KASHMIR SINGH Vs. STATE OF UTTARAKHAND
LAWS(UTN)-2012-8-28
HIGH COURT OF UTTARAKHAND
Decided on August 06,2012

Kashmir Singh And Anr. Appellant
VERSUS
STATE OF UTTARAKHAND Respondents

JUDGEMENT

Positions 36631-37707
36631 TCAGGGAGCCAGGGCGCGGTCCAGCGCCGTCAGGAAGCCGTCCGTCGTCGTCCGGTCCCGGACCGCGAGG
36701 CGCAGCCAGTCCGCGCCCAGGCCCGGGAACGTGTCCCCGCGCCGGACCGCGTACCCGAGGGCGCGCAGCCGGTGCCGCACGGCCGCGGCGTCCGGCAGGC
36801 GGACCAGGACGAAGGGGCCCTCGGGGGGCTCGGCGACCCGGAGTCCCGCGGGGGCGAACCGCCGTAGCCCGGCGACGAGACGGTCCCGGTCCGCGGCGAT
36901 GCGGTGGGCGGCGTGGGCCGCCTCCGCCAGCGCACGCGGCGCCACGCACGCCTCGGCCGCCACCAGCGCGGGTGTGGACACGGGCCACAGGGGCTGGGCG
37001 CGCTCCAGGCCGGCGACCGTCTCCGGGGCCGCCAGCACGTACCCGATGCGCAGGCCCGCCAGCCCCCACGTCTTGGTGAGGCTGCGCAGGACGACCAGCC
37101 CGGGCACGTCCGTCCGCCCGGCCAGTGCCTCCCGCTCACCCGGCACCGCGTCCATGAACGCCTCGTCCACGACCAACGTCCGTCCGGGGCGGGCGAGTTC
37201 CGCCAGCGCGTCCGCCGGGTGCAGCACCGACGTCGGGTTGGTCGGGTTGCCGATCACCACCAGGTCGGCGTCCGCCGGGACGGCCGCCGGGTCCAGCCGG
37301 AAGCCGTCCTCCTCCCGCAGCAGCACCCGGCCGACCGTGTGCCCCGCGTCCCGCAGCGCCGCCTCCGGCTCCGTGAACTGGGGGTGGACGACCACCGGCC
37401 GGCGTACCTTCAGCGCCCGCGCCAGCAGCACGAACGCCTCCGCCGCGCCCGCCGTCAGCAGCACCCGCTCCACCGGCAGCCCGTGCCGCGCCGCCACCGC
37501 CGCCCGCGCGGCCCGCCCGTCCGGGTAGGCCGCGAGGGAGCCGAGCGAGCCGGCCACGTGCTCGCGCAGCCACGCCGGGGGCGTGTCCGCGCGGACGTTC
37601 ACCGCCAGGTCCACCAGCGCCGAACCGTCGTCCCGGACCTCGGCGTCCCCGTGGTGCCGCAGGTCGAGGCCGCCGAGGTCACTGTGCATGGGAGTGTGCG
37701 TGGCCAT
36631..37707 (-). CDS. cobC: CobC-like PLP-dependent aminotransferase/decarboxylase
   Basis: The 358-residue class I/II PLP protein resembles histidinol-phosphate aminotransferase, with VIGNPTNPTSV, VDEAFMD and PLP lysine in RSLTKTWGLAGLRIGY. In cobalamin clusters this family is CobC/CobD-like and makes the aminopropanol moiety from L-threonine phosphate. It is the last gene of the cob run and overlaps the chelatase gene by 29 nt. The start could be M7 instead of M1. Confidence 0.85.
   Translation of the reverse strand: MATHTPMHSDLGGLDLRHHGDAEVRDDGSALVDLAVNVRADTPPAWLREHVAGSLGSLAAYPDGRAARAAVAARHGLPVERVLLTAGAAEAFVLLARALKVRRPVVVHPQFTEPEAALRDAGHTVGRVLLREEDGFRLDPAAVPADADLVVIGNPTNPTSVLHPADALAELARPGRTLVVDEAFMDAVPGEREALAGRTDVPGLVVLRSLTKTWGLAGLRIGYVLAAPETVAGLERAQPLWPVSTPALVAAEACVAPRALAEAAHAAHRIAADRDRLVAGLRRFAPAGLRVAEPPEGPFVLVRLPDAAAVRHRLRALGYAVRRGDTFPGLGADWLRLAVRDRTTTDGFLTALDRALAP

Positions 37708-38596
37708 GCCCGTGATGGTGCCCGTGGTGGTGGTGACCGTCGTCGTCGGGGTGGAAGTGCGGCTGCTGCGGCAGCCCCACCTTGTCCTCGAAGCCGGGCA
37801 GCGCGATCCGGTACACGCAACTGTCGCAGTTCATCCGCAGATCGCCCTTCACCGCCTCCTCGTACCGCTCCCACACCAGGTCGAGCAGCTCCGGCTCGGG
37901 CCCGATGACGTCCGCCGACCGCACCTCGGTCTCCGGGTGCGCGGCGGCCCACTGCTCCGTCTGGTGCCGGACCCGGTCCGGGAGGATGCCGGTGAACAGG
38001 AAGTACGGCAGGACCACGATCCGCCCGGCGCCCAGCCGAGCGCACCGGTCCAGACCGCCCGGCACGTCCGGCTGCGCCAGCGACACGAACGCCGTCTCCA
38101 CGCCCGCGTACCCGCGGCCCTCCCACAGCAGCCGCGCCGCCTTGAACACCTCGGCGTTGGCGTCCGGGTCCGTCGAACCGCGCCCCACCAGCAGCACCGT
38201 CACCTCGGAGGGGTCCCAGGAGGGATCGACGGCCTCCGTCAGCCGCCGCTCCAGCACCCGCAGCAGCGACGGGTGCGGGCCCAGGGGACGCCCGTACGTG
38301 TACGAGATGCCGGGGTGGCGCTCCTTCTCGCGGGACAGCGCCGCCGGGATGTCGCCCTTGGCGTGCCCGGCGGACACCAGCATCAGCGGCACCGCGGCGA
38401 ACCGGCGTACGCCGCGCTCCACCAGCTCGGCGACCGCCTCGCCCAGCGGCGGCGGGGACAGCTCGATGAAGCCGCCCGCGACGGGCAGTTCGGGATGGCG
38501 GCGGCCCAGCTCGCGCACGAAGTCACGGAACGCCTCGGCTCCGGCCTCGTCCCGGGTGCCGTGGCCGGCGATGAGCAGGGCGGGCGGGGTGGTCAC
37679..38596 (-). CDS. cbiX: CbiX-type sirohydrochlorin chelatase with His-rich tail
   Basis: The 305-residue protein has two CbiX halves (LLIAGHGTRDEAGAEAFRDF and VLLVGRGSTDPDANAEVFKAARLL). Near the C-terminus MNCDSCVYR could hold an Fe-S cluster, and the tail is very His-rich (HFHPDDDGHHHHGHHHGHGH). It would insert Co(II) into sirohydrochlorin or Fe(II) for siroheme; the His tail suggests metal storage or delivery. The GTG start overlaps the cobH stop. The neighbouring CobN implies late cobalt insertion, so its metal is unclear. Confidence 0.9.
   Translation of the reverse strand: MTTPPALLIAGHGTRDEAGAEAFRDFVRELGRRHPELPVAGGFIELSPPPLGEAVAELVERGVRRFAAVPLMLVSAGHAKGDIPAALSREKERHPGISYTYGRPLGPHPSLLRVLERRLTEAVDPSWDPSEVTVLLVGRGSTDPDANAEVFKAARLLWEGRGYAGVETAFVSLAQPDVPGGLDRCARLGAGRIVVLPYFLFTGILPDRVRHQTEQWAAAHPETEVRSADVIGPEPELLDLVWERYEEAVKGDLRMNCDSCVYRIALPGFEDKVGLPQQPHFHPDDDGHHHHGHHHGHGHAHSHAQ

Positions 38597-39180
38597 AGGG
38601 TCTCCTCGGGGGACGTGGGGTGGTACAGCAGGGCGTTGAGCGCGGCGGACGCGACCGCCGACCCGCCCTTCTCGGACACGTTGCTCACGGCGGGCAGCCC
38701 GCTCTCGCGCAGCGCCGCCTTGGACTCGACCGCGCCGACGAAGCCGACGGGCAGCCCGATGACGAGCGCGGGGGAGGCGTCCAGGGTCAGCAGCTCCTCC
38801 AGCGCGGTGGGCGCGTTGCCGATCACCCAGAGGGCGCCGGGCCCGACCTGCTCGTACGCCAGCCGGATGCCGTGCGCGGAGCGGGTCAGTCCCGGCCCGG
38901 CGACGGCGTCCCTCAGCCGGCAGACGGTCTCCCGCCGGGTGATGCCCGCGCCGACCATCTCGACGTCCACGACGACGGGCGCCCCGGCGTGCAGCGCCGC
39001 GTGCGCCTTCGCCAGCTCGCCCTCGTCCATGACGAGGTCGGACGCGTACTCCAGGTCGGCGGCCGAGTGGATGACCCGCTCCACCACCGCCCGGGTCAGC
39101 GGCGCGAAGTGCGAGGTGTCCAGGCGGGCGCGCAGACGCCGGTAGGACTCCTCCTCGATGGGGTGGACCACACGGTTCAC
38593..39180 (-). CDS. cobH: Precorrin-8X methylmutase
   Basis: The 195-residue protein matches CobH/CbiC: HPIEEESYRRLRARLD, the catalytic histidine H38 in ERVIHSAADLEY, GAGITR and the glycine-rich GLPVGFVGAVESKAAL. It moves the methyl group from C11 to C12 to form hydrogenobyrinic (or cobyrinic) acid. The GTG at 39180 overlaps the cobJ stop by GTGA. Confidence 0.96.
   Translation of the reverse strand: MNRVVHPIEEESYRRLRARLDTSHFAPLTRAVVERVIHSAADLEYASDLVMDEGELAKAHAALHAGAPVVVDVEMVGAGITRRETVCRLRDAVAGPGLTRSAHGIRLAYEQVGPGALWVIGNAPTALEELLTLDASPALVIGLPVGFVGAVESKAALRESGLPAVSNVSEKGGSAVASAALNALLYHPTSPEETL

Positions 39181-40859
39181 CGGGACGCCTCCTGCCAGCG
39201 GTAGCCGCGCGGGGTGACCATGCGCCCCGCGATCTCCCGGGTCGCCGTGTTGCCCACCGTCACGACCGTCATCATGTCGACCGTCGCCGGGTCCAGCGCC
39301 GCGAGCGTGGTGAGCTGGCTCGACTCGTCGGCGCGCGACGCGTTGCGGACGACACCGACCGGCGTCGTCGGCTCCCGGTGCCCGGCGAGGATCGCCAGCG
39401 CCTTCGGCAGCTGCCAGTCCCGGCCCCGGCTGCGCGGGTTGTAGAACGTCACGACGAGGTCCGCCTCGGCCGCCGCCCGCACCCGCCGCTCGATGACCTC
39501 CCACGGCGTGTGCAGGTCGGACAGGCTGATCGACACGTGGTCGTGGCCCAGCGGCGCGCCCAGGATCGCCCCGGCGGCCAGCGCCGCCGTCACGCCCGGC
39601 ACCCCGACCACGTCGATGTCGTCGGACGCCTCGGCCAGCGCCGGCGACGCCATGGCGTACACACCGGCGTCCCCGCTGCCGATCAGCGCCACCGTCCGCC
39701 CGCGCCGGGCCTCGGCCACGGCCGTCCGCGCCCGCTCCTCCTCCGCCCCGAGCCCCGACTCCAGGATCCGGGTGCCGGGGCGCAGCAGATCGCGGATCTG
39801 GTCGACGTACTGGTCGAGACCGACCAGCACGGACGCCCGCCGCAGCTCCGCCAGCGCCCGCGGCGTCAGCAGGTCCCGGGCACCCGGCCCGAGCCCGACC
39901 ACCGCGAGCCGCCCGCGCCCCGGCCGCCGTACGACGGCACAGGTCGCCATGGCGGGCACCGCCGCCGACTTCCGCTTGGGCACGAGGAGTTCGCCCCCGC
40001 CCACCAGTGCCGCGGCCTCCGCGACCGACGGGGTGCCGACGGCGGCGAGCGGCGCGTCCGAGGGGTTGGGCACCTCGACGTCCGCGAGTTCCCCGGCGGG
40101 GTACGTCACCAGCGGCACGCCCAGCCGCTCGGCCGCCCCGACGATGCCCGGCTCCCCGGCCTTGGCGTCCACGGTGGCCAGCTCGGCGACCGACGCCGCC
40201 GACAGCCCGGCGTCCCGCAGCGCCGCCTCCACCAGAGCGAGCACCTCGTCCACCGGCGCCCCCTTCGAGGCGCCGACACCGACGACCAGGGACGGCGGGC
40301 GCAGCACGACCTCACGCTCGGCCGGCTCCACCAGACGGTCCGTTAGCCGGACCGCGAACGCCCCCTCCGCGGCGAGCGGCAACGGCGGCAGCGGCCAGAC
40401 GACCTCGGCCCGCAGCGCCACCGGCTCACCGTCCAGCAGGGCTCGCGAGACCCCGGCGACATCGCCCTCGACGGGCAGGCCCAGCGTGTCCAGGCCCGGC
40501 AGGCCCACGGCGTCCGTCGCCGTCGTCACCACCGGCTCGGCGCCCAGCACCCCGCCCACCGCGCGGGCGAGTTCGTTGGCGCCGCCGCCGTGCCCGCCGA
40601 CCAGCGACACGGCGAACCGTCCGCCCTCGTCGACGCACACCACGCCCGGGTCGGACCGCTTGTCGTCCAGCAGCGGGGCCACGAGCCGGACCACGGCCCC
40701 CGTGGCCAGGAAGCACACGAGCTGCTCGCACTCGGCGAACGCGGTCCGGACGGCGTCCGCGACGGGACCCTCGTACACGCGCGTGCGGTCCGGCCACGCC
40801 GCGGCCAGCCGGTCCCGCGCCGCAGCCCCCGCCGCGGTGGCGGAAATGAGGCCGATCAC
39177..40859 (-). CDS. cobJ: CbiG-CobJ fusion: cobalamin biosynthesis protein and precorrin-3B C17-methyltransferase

Barin Ghosh, C.J. - (1.) KASHIPUR Police Station received an information over phone from Head Constable Yaad Ram Singh at 11.35 A.M., on 8th September, 2006 that a firing has taken place at the cremation ground adjacent to Kashipur town. Officers of the Police Station immediately rushed to the place of occurrence, where they found that a person is lying dead having had _ received certain injuries. The officers connected with the said Police Station immediately started taking steps, as were required to be taken in respect of the incident in question, by conducting inquest, taking in custody the dead body, sending the same for post -mortem and seizing three vehicles parked nearby, etc. At 12.10 P.M. of 8th September, 5006, Kashipur Police Station received a complaint in writing from Pankaj Maheshwari (P.W.1) holding out that he alongwith his cousin, Umesh Maheshwari (victim) and Vijay Kumar (P.W.2) and other persons were present at Village Kunda for participating in cremation ceremony of Jassa Pahalwan. Kashmir Singh (A1) arid Sukhwant Singh (A2) were already present at the cremation site armed with revolvers. Al and A2 used their revolvers indiscriminately which killed Umesh Maheshwari. It was stated in the First Information Report that A1 and A2 threatened to kill P.W. 1 and the victim. It was stated that the incident took place before P.W. 1, P.W.2 and Gurmukh Singh (D.W.4) and all of them are eyewitnesses. The said written complaint was treated as F.I.R. and investigation in pursuance therewith commenced. On 14th September, 2006, Al and A2 were arrested when a revolver was recovered from A1 and a country made pistol was recovered from A2. The revolver and the country made pistol were sent for examination. FSL Agra reported that the revolver was not functional, whereas the country made pistol was found functional. In the meantime, post -mortem of the deceased was completed, when it was reported that there were five entry wounds caused by gun shot, two of them by bullets and the remaining by pallets. FSL Agra did not report that the revolver seized from Al was used for firing any of the bullets, which were embedded in the body of the victim. After completion of the investigation, a charge -sheet was filed, on the basis whereof, charges were framed for offences punishable under Section 302 of the Indian Penal Code and Section 25 of the Arms Act. The charge having been denied, trial commenced and after conclusion of the trial, by the judgment under these three appeals, Al and A2 have been convicted for offence punishable under Section 302 of I.P.C. and also for offences punishable under Section 25 of the Arms Act. They have, accordingly, been sentenced. Being aggrieved thereby, the present appeals have been preferred. Criminal Appeal No. 322 of 2008 is by Al against his conviction under Section 25 of the Arms Act, whereas Criminal Appeal No. 330 of 2008 is by A2 against his conviction under Section 25 of the Arms Act. Al and A2 have preferred a joint appeal registered as Criminal Appeal No. 323 of 2008 for their conviction under Section 302 of I.P.C. In support of Criminal Appeal Nos. 322 of 2008 and 330 of 2008, practically no submission has been made by or on behalf of the appellants, probably because they have already undergone imprisonment for the period awarded by the court below, while convicting them under Section 25 of the Arms Act. We, accordingly, dismiss these two appeals.